Mar 22, 2010 9:26 PM by Matt Stafford
There's a big surprise coming up in Southern Colorado. A soldier is getting an extra special "thanks" for his service.
News First 5 is only giving out some of the story now, in order to hopefully keep the surprise, well, a surprise. The story of this soldier and his family will be told after the secret is out.
However, there's another story for now, one of the people willing to give their time to say thanks.
Kevin Rohr is an electrician from Denver who is doing some work off the clock and for free. He's never met the person whose home he's working on, but he knows the works for a soldier injured in war. Rohr was a soldier too, and served in Bosnia.
"For me to have the chance to help out a former soldier who came back injured, that's special to me, that's something important," Rohr says as he finishes installing some lighting.
Community networking let the volunteers in on the story of the family that lives in the home that's getting a makeover. The volunteers say the number of people that get involved with these types of projects is growing, it they are happy to see it. That grows the network, and gives them more stories like this one to help out with.
That how this project got started. The story of this soldier and his family was told to these guys, and they felt they needed to help.
"When I found out he was leaving for Walter Reed I thought we'd put a surprise together for him," says Tom Tarver, another Denver electrician who has come to help.
They're re-doing the soldier's basement while he's gone, a project his family says he's been working on awhile. However, because of his injury, he can only use one hand. Even so, some of these professional contractors say the work he did with one hand is as good as they've seen.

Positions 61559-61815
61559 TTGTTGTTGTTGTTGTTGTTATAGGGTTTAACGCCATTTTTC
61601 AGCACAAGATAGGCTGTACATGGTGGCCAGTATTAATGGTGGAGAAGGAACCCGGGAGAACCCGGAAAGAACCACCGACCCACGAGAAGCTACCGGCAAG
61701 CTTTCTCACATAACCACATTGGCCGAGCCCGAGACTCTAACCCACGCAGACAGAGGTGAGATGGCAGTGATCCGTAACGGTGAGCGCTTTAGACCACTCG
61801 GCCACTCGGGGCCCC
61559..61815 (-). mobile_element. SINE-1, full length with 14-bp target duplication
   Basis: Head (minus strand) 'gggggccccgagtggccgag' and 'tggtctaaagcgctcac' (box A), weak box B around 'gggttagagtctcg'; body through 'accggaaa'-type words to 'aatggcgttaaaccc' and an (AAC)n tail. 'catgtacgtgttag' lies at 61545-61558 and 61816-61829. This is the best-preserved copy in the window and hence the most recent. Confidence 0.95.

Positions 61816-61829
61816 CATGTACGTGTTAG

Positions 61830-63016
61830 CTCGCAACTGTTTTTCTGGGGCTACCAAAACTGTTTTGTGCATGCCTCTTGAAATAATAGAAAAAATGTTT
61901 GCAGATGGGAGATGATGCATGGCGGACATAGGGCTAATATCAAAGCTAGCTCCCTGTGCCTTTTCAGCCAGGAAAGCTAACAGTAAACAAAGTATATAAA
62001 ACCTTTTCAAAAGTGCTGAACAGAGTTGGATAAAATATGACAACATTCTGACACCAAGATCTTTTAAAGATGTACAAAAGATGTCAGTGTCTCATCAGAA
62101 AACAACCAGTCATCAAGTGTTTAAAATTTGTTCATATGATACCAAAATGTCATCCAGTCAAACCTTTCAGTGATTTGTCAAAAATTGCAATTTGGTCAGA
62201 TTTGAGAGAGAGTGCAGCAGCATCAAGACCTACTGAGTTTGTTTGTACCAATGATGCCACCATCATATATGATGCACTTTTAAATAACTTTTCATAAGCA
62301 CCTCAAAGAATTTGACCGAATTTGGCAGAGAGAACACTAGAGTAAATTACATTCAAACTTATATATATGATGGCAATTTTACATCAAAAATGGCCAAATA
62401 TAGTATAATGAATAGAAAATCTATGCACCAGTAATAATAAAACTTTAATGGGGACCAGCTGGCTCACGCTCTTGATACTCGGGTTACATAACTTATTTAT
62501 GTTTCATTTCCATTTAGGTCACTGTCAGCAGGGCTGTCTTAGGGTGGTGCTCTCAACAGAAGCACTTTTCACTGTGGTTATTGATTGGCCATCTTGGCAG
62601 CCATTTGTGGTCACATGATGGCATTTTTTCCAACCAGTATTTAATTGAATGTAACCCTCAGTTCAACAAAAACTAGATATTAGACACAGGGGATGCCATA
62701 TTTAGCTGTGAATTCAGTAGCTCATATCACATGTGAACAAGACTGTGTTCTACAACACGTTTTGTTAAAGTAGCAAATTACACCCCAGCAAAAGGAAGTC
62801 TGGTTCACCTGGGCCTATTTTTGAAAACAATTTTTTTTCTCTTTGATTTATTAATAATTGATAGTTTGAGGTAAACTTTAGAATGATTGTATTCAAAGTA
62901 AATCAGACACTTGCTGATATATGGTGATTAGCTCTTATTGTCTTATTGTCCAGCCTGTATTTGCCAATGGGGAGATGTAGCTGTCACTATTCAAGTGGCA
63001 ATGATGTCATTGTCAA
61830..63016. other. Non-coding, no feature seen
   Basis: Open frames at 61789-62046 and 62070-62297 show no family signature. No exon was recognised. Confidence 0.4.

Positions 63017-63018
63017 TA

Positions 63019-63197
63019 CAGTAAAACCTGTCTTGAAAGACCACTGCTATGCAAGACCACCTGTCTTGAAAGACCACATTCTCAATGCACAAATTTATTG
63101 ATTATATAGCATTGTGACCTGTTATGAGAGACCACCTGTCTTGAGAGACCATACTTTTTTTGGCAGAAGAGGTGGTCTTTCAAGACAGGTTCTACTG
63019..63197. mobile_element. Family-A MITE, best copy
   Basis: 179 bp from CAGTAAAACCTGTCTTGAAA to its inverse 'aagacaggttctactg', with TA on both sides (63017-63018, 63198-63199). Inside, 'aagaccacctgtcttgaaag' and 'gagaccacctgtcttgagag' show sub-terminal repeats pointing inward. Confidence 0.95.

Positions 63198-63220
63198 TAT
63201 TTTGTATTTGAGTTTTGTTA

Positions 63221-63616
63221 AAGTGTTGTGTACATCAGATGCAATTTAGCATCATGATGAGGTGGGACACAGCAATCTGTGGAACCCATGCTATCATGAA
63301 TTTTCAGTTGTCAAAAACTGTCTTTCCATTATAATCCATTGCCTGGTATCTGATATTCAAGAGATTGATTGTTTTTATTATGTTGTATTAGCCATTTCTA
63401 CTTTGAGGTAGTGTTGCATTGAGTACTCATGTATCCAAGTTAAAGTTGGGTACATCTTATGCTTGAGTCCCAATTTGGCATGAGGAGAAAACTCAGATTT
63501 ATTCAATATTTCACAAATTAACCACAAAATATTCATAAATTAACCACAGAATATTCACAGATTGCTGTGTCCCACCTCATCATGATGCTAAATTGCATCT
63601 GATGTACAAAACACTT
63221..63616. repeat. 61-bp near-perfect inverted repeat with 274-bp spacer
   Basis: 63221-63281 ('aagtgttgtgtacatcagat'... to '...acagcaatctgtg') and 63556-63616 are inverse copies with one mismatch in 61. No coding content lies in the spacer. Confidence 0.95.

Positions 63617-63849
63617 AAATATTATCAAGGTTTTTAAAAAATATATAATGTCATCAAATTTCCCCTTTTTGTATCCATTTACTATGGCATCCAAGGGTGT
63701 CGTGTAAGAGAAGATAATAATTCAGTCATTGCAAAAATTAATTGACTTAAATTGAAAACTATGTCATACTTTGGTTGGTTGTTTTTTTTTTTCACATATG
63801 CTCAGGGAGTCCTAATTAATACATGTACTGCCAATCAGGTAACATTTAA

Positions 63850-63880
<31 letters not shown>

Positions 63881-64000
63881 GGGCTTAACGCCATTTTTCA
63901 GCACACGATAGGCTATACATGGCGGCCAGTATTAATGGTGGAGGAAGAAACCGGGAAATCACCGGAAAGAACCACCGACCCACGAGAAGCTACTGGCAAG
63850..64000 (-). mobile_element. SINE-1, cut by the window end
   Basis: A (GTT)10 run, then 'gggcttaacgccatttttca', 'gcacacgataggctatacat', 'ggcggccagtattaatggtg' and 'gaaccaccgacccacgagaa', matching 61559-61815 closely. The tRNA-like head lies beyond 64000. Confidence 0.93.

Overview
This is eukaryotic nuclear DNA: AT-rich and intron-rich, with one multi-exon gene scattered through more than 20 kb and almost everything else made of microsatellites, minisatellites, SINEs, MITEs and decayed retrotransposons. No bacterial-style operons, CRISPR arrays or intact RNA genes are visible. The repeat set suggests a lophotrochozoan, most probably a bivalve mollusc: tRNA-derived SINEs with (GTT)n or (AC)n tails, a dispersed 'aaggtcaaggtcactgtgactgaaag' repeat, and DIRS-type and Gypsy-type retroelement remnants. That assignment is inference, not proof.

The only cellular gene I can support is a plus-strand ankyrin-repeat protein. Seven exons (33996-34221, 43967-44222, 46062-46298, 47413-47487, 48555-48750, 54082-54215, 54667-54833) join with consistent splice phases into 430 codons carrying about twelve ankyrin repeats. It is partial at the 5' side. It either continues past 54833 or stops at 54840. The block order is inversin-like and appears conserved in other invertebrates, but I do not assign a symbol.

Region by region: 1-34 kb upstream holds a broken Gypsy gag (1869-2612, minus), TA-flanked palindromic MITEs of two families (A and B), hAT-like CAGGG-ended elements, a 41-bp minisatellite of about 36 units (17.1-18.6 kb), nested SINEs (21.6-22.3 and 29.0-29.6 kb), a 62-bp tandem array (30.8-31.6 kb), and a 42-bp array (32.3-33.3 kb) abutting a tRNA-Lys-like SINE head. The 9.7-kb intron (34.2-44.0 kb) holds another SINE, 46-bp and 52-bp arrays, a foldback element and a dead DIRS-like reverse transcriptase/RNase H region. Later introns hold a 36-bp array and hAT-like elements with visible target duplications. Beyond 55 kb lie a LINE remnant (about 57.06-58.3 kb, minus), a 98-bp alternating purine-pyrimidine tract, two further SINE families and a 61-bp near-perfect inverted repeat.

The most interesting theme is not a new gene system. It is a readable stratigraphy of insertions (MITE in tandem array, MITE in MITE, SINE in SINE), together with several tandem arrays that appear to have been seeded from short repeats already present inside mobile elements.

"There's guys coming over in the evening, there's people here on the weekends," Tarver says. "We shouldn't let guys like that have to pick up another nail when there's something we can be doing to help him."
A retired contractor, Joe Smith, who is helping out adds, "We've got guys driving 75, 80 miles a day, one way, to come down from Denver to drive a few nails and pull some wire."
"What we do here is only a minute fraction of what they've give to us." says Adrian Miera, state president of the Warrior Brotherhood, a veteran motorcycle club that's along for the ride on this project.
"He's got to take care of himself and his family, and he's already made a sacrifice for the country so we'll finish this (the project) up for him," says Tarver.
So until the big surprise, the work continues.
News First 5 will have the full story of this soldier and his family when he returns home and sees the surprise.
There's still a long way to go to finish up though, and all help is appreciated. If you would like to get involved in saying thanks, contact Adrian Miera. He can be reached at (719) 248-4941.
You can also find more information by visiting this site if you click here.